MASSIMO IOSA GHINI. Architect and designer

At Triennale di Milano from April 9 to May 1 2013

by Antonella Fraccalvieri
3

From April 9 to May 1 2013, the Triennale di Milano hosts an exhibition dedicate to MASSIMO IOSA GHINI, (Bologna, 1959), one of the most eclectic personality of the architecture and international design.

 

The exhibition, curated by Iosa Ghini Associati, in partnership with Fiandre Architectural Surfaces, Iris Ceramica, Rossato, traces the 30-year of Iosa Ghini career, from the 80s until now, through a wide selection of interior design and architecture projects, design objects, illustrations, audiovisual contributions, which are characterized by the least common denominator of design, felt by the Bolognese architect as a steady training and an essential starting point of all his creative process.

 

The exhibition, organized with theme areas, in chronological order, opens with the section, Disegnare (Drawings), which analyzes his beginnings when, in Bologna lively cultural ferment of the early eighties, characterized also by the birth of Arts and Communication University of Umberto Eco, was active part in the creation of a new vision of image integration, including illustration, fashion, communication and comics.

 

From comics - in the exhibition will be present some of his drawings for Frigidaire, Alter Linus, Vanity, WP Store - and from suggestions of science fiction starts his professional research. In 1985, he moved to Milan and took part in the avant-garde design, founding the group Bolidismo (Bolidism), characterized by the power and purity of futuristic curve lines. In the same year, Moroso company, realized his first object, the armchair Numero Uno, the true manifesto of Bolidism, immediately followed by the production of Otello chair for Memphis. The result is what it can be called 'Iosa Ghini style'.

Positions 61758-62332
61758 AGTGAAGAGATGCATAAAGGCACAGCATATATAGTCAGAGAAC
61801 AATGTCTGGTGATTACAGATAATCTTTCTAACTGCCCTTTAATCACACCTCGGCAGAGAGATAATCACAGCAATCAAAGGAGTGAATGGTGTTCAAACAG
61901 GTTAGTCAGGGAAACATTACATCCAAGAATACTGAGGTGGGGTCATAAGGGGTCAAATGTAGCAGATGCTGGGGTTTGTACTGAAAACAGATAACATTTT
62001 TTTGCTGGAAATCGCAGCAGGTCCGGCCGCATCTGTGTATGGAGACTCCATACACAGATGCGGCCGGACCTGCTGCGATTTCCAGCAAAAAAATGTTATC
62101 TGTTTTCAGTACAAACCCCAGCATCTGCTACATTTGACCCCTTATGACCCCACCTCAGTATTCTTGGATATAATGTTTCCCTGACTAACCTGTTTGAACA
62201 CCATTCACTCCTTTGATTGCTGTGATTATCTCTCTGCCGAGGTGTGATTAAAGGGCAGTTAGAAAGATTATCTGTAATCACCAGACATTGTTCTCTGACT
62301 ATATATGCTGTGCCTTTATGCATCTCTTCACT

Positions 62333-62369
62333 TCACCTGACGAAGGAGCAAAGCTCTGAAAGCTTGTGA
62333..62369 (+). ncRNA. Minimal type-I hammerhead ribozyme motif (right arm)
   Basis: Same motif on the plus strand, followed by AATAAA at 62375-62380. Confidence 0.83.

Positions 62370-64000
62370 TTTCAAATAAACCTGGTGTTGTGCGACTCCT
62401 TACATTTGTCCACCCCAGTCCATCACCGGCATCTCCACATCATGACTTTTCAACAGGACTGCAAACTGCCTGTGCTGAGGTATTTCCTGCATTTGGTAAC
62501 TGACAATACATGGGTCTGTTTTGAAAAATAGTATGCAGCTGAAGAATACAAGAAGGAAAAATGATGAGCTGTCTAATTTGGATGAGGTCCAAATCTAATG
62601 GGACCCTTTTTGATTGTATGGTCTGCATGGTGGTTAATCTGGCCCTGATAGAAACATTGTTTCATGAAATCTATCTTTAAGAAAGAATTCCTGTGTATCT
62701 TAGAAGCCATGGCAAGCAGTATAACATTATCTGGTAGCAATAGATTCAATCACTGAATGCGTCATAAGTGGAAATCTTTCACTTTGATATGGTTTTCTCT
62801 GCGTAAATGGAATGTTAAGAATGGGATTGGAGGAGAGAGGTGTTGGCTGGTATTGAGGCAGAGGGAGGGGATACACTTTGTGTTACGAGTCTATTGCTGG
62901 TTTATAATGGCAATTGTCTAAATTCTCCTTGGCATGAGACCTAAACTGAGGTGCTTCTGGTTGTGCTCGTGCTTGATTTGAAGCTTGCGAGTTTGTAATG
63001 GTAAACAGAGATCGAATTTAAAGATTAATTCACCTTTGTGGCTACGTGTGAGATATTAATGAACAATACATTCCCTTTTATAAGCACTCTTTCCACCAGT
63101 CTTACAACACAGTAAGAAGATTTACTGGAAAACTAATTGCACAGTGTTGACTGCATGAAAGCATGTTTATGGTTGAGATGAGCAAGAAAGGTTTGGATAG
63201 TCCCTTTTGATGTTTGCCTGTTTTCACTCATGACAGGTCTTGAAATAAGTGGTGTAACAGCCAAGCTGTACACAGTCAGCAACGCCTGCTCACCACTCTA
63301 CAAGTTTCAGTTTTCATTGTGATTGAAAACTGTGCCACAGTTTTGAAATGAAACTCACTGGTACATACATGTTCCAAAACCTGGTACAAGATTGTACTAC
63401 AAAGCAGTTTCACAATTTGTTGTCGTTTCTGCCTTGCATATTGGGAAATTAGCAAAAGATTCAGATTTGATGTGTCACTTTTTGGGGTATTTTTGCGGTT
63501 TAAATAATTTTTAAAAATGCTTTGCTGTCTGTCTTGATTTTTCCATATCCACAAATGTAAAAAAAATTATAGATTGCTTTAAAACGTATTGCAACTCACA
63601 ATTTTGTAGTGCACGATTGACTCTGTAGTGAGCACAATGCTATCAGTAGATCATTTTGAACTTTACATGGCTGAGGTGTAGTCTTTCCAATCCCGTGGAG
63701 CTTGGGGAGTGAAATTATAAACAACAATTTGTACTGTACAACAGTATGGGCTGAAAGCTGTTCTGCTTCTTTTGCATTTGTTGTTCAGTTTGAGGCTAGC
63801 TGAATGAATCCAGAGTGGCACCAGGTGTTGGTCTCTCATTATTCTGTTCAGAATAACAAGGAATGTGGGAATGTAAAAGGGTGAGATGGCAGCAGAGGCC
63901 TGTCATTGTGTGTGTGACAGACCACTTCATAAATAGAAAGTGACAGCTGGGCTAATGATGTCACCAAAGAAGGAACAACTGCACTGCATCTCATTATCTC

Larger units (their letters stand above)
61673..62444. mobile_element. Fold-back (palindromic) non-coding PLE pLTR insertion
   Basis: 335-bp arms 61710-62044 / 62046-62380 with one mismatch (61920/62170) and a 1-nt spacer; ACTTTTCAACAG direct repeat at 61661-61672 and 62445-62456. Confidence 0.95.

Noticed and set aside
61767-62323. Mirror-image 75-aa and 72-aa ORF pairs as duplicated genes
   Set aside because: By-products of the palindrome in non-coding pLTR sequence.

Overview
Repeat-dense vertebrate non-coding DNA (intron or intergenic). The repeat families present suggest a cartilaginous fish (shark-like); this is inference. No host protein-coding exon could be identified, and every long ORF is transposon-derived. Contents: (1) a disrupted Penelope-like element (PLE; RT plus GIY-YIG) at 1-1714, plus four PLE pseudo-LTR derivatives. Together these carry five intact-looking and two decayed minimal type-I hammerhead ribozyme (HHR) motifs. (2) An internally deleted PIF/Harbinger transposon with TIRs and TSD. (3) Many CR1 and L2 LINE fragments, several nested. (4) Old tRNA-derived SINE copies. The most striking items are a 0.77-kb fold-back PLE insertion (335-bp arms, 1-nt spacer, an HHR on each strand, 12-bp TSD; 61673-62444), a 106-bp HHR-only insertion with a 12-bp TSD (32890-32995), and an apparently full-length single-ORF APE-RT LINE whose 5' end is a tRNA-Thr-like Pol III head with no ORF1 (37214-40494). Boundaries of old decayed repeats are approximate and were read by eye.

The following year he was called by Ettore Sottsass to take part to Memphis group, where his streamlined shapes succeed to maintain his own identity. He draws Dynamic collection of Moroso, whose success opened the doors to Europe and worldwide consecration.

Iosa Ghini international dimension is explained in the third section, Parlare con il mondo (Talking to the world), with objects - such as Metropolis chair, Aladin, Scuba and Solar II lamps and Duravit taps and fittings - designed for major international companies such as IBM Italy, Zumtobel, Duravit, Dornbracht in Germany, Roche Bobois International in France, Silhouette Modellbrillen in Austria, Yamagiwa in Japan.

 

The exhibition goes through the area Interpretare la quintessenza italiana (Interpreting the Italian quintessence): works designed for brands representing Italian excellence in the world, including Ferrari, Maserati, Superga, for which he designed working spaces, shops and corporate image. A very important topic, because, as Iosa Ghini says, "today, the company's quality goes beyond the product and involves communication."

 

Moreover, the collaboration with Alitalia; as regards the product design, with Cassina, Poltrona Frau, Snaidero kitchens and with Oikos which with its color and texture for sustainable architecture follows the design requirements of architect.

The exhibition goes on with recent events - from the nineties to the present - with the architectural and design projects, in which the theme of environmental sustainability becomes leading combined with the ability of technological stylistical innovation of Italian productive system, summarized in the sentence Sostenibile ma bello (Sustainable but beautiful). One example is People Mover project, which combines the architectural themes of transport and sustainability, which had been already dealt with the subway station in Hanover. Furthermore the installation South Face and products like the balustrade of Faraone, Leva lamp for Leucos and the spotlight Pixel Pro for iGuzzini Illuminazione.

Massimo Iosa Ghini. Architect and designer

Milan Triennale (Viale Alemagna 6)

9 April - 1 May 2013

Opening hours: from h 10.30 to 22.00

Comments
    comment
    Author
    References